User:Andy Maloney/Notebook/Lab Notebook of Andy Maloney/2011/04/18/Installing Java

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Installation of Eclipse was simple on Linux Mint 10. I just downloaded the Classic version of Eclipse and started it up. I added a link in my main menu as well.


I added a workspace in the directory that has Eclipse in it. I think I'll keep it there from now on.


So there is a tutorial section that is supposed to get you to make a "hello world" application. I did it and was asked to write the following:

<source lang="java"> public class HelloWorld { public static void main(String[] args) { System.out.print("Hello world!"); } } </source>

It's funny but I didn't add the ln after print and the program worked. I suppose for absolute strictness, one should include the ln in code so that it reads:

<source lang="java"> public class HelloWorld { public static void main { System.out.println("Hello world!"); } } </source>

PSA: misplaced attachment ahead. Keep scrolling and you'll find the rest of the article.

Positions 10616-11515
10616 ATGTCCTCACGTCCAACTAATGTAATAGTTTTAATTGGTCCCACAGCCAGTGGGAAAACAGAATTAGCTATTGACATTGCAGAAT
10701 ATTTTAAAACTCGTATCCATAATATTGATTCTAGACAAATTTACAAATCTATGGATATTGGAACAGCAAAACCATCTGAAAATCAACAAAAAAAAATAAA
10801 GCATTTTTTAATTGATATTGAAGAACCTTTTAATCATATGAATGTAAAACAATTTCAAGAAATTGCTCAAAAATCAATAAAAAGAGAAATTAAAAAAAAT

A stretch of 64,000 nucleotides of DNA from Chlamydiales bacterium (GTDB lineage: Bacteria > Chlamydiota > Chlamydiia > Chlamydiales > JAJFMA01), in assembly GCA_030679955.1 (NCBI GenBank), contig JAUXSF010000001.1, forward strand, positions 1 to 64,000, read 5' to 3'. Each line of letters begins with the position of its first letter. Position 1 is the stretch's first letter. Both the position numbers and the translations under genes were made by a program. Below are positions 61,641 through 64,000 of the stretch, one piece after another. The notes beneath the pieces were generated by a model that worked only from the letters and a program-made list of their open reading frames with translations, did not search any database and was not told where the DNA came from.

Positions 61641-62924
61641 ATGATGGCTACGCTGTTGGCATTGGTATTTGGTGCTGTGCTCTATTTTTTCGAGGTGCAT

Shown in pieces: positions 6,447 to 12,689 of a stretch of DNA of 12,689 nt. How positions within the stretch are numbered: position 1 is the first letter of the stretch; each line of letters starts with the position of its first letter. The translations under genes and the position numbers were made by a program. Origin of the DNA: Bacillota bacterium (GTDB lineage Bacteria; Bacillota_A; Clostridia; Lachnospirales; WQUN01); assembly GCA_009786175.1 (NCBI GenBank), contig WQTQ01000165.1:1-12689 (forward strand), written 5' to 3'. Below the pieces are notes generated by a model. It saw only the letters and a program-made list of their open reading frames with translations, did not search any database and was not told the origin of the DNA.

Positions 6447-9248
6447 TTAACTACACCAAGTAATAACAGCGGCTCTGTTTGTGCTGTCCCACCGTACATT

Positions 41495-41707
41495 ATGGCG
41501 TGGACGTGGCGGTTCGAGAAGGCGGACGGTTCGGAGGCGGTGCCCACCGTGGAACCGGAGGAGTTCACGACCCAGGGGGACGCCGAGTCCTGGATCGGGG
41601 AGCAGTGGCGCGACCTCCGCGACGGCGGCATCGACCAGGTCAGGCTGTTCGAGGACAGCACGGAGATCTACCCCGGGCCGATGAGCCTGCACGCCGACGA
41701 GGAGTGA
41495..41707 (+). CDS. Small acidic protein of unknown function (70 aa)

From what I understand, public is a declaration of the method used in the code. For the above case, my class is named HelloWorld and it is public to all the subclasses in the code. I suppose that if I was to have a subclass in the main section that I didn't want to be visible to other sections in the code, I wouldn't label it as public. I'd label it as something else, what ever that is.

I remember from C that void is not supposed to return a value and is usually accompanied with main.

Static apparently means that the method is tied to the class. I don't think I understand this though.

Running in a terminal

  • So far I have not been able to run the code in a terminal. I'm not sure why as it compiles and displays the hello world in the Eclipse environment.
    • Turns out I didn't have the JDK installed. It works just fine.